Talk:LVM on software RAID

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Latest comment: 14 June 2015 by TwoD in topic Introduction table

This article is an updated version of the Installing with Software RAID or LVM article. That page has been redirected to this page. The most recent revision of the old article can be found here.

Update mdadm.conf

The current instruction fails: the correct method is:

 # mdadm --examine --scan > /mnt/etc/mdadm.conf

I'll edit the page if a) someone can confirm it (it does work for me), and b) it should be added here or on Kynikos's page... Jasonwryan 17:23, 20 February 2012 (EST)

Hi Jason, can you explain why you believe that is the correct directory? The man page states that /etc/mdadm.conf and /etc/mdadm/mdadm.conf are the only defaults. Otherwise you would need to use the -c or --config flag. And why would you add that edit to Kynikos's User page? ~ Filam 23:37, 20 February 2012 (EST)
I recently reinstalled with Raid/LVM/LUKS and when manually updating files from outside the installer (ie, another TTY), I had to preface the directory with /mnt/ to access the correct file - I assumed it had to do with the way the installer sets up a chroot. I meant Kynikos's alternate RAID page (sorry, that wasn't clear) Jasonwryan 23:56, 20 February 2012 (EST)
I don't think it's clear yet... Maybe a link will drive away any doubt :) -- Kynikos 07:18, 21 February 2012 (EST)
Perhaps I am hallucinating: I thought you had a version of this page under development? Jasonwryan 16:21, 21 February 2012 (EST)
Do you mean the RAID article? Both articles should make note of it. Unfortunately, I don't have time to reproduce it. Am I right in assuming that reproducing it would require someone to build a new RAID using the Arch Linux installation media?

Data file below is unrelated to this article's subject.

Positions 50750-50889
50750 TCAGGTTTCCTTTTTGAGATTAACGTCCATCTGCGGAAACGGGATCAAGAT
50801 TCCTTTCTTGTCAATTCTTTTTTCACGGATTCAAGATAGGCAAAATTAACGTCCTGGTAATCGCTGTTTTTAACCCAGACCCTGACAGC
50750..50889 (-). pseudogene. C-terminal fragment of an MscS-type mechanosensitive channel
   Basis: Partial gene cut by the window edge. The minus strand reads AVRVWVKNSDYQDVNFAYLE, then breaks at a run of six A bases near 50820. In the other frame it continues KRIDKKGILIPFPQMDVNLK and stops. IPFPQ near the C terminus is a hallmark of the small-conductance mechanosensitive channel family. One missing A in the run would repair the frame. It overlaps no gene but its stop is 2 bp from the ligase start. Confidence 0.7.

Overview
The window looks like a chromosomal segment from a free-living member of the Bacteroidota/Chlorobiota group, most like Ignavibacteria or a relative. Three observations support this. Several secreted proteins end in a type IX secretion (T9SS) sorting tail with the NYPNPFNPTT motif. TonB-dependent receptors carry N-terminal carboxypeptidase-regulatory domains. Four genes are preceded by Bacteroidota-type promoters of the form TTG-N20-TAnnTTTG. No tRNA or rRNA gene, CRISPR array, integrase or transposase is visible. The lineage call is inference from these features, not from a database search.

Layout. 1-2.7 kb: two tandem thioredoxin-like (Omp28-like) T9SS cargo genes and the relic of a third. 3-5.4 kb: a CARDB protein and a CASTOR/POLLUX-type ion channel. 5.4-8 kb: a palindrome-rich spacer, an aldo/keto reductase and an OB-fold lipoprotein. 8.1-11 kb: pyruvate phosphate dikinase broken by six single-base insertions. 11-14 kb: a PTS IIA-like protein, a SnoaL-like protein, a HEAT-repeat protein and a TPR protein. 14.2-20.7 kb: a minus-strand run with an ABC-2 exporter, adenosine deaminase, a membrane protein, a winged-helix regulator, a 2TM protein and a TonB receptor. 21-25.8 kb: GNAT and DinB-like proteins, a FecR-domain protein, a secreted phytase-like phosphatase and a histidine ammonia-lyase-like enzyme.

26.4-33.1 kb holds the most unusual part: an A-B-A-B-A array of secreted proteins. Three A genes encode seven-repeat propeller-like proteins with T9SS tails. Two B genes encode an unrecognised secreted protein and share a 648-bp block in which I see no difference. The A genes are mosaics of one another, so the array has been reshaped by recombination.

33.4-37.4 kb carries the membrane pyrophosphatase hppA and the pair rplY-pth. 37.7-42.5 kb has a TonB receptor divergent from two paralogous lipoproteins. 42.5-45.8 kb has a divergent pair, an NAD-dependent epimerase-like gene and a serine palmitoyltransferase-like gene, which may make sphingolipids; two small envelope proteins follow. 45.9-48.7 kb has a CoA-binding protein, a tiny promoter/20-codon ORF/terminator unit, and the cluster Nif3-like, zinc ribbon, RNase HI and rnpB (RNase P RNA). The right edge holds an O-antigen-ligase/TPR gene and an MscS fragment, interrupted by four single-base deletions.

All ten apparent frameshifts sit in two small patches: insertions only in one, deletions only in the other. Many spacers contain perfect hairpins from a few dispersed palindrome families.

Yes: that is correct. This blog article is what tipped me off Jasonwryan 16:21, 21 February 2012 (EST)
Ok, I made a couple changes to the RAID article. Jason, can you append a paragraph to RAID#Update RAID configuration to the effect of "If you are updating the configuration file from the Arch Linux installation media you may need to ...". And then append a brief note template to Software RAID and LVM#Update RAID configuration with a link to the RAID article?
Thanks for taking the time to start a discussion section! ~ Filam 13:41, 21 February 2012 (EST)
Yes - no problem Jasonwryan 16:21, 21 February 2012 (EST)

Much adon't about [/]swap

Assumption 1: '/swap' is a horribly confused way of referring to swap space.

Assumption 2: The md1 array (and only the md1 array) is intended to be used for '/swap'.

If my assumptions are correct, I expect this guide has unwittingly led a lot of people to put their '/swap' on md0 and spread their /home across md0 and md1.

The following command does what the guide seems to intend: devote all free PEs of md1 to lvswap:

lvcreate VolGroupArray -l 100%PV /dev/md1 -n lvswap

- Alphaniner (talk) 18:43, 22 April 2013 (UTC)Reply

Hi Alphaniner, I really appreciate your input to this article. I haven't looked at this article in a while, but I believe I understand what you're talking about.
It looks like arrays are created for the swap space (md1) and root filesystem (md0), but the former is never used later in the article. Instead a swap partition is created on the VG that sits on top of md0. Is that why you would think a reader would setup the swap space on md0?
Can you explain why /home would be spread across md0 and md1? It doesn't look like md1 is added to the Volume Group or even referenced in the article after its creation (which seems to be a related issue).
~ Filam (talk) 15:54, 30 April 2013 (UTC)Reply
The wording of the article - ie. "Make the RAIDs accessible to LVM by converting them into physical volumes" and "Next step is to create a volume group (VG) on the PVs" - suggests both RAIDs are to be 'made into' PVs, and both PVs are to be 'put into' the VG. Sure, the commands don't reflect this, but they don't exclude it either. And this is Arch, after all... one can't expect one is being fed all necessary commands. OTOH, the fact that the creation of lvswap is optional contradicts this interpretation, all the way back to the creation of md1.